• The swine flu germ can also be spread by touching an object or surface contaminated by the virus. Some germs can live on surfaces for up to 2 hours.
  • The swine flu virus cannot be transmitted by eating pork products.
  • People with the swine flu may be contagious one day before getting symptoms and up to 7 or more days after they become ill.
  • If you are exposed to swine flu you may become ill 1 to 7 days after exposure.
  • The current flu shot does not protect against this strain of flu virus. A swine flu vaccine is being manufactured, but will not be ready for several months.
  • There are medications to treat swine flu but these medications are only effective when given within the first 24-28 hours of symptoms and only shorten the duration of the illness by one day. Most health authorities are currently recommending the selective treatment of people who are very ill or who have chronic illnesses. These recommendations are also changing: you may read the details on the CDC website or contact your health care provider.

Tips for parents:

  • As always, try to prevent your child (and you!) from getting sick.
    • Wash hands frequently with soap and water or use hand-sanitizing cleaners.
      • Having your child sing the ABC song during the hand washing may get them close to the recommended 15-20 seconds.
    • Cover little mouths and noses when sneezing or coughing.
    • Try to avoid close contact with sick people.
    • If you are sick, try to limit your contact with others as much as possible. (I know, this is all *much* easier said than done).
  • If your child has a mild illness, it may be best to stay home, give them your usual excellent care, and closely observe them for signs of serious illness.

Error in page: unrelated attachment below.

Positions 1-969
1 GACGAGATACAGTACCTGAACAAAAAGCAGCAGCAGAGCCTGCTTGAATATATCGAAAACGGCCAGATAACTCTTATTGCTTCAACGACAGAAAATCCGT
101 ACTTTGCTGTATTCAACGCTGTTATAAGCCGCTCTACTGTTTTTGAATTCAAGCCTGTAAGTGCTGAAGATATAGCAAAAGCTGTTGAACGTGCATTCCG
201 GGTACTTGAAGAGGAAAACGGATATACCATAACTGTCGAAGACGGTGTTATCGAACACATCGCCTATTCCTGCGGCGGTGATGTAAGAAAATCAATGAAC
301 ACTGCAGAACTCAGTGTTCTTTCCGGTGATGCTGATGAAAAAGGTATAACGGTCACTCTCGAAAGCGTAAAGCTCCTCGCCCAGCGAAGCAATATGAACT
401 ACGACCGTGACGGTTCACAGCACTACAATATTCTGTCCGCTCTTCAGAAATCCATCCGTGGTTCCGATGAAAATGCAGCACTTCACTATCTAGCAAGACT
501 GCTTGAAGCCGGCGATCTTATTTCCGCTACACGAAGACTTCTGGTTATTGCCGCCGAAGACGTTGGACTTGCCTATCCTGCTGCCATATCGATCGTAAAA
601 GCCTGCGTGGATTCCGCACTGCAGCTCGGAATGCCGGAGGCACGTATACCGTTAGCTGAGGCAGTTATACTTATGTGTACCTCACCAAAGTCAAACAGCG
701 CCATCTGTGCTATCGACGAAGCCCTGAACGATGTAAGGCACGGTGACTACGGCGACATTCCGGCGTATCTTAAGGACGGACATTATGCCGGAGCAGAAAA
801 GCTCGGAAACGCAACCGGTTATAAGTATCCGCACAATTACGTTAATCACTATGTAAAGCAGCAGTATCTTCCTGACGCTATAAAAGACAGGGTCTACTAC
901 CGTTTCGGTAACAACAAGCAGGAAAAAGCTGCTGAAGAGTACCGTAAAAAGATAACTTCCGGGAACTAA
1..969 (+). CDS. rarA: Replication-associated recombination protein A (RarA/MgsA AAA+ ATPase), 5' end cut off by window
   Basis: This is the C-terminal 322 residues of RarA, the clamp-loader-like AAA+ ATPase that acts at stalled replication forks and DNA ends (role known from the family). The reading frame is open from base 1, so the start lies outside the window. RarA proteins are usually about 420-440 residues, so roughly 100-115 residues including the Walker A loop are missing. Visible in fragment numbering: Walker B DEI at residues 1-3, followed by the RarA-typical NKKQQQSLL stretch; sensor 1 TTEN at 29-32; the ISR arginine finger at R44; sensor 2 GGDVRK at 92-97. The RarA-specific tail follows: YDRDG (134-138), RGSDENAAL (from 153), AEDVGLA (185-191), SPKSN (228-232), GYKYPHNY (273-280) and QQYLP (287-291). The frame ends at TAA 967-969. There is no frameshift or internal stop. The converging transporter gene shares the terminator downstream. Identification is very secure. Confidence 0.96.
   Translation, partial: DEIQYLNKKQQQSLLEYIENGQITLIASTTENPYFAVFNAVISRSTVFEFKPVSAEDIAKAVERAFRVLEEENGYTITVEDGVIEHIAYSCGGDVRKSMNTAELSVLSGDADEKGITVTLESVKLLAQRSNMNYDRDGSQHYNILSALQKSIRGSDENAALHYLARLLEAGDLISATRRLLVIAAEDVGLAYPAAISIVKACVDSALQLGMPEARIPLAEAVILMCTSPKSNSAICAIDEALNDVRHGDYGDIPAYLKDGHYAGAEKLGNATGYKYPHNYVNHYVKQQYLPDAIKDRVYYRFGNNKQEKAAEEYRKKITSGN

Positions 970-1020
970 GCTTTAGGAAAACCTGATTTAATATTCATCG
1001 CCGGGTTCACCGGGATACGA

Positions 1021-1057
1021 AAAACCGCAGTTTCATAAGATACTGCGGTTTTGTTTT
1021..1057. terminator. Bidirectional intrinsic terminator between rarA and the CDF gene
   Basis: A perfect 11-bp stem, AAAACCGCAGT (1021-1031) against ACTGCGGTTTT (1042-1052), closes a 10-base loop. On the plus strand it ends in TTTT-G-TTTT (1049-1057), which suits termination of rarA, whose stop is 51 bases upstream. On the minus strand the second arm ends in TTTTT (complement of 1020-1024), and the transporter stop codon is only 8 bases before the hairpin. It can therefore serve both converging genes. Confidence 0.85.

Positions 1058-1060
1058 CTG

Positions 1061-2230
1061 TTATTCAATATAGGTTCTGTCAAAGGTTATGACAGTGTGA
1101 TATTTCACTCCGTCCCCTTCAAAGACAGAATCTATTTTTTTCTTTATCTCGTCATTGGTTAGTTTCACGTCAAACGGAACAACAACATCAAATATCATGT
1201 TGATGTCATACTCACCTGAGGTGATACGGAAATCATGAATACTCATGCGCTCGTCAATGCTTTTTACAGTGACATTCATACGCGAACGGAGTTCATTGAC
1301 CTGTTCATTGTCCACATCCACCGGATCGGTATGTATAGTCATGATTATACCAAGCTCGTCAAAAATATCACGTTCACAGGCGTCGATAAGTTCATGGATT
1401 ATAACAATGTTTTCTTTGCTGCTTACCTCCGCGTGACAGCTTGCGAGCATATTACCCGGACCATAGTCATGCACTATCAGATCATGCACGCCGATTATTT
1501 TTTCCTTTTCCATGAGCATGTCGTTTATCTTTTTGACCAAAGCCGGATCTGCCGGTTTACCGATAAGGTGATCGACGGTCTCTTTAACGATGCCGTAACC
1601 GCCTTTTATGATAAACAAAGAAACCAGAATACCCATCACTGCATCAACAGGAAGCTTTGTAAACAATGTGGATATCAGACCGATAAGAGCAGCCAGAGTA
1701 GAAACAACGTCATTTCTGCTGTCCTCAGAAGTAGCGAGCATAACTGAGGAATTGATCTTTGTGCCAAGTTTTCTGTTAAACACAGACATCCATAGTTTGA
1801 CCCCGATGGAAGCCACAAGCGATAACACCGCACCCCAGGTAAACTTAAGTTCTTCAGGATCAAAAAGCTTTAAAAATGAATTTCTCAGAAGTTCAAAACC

• If your child is moderately ill, please contact your health care provider.
  • If your child is extremely ill, please go to the local emergency department.
  • There is gobs of good and bad information about the swine flu available on TV, the radio and on the internet. Try to get your information from a trusted source.
    • Keep yourself updated about the situation by following the updates by the CDC’s website.
    • In many states, the public health department has a website that is being updated with local information and recommendations. California’s swine flu site has local recommendations.
    • A lover of maps, I like watching this attempt at mapping the number of cases the virus races around the globe. Since I diagnosed about 12 cases (not laboratory confirmed) last Monday without telling these guys, however, I can only imagine that the real numbers are much larger.

 On the Lighter Side:fashion-swine-flue-mask2

A firm believer that humor eases our stress in times of crisis, I wrote a post on my blog about my favorite moments in the virus-formerly-known-as-the-swine-flu epidemic (now pandemic). But they just keep coming. Here are several that hit my funnybone recently.

  • Thanks to Dr. Rahul Parikh for pointing me to the variety of multimedia tools that the CDC  has pulled out for this one!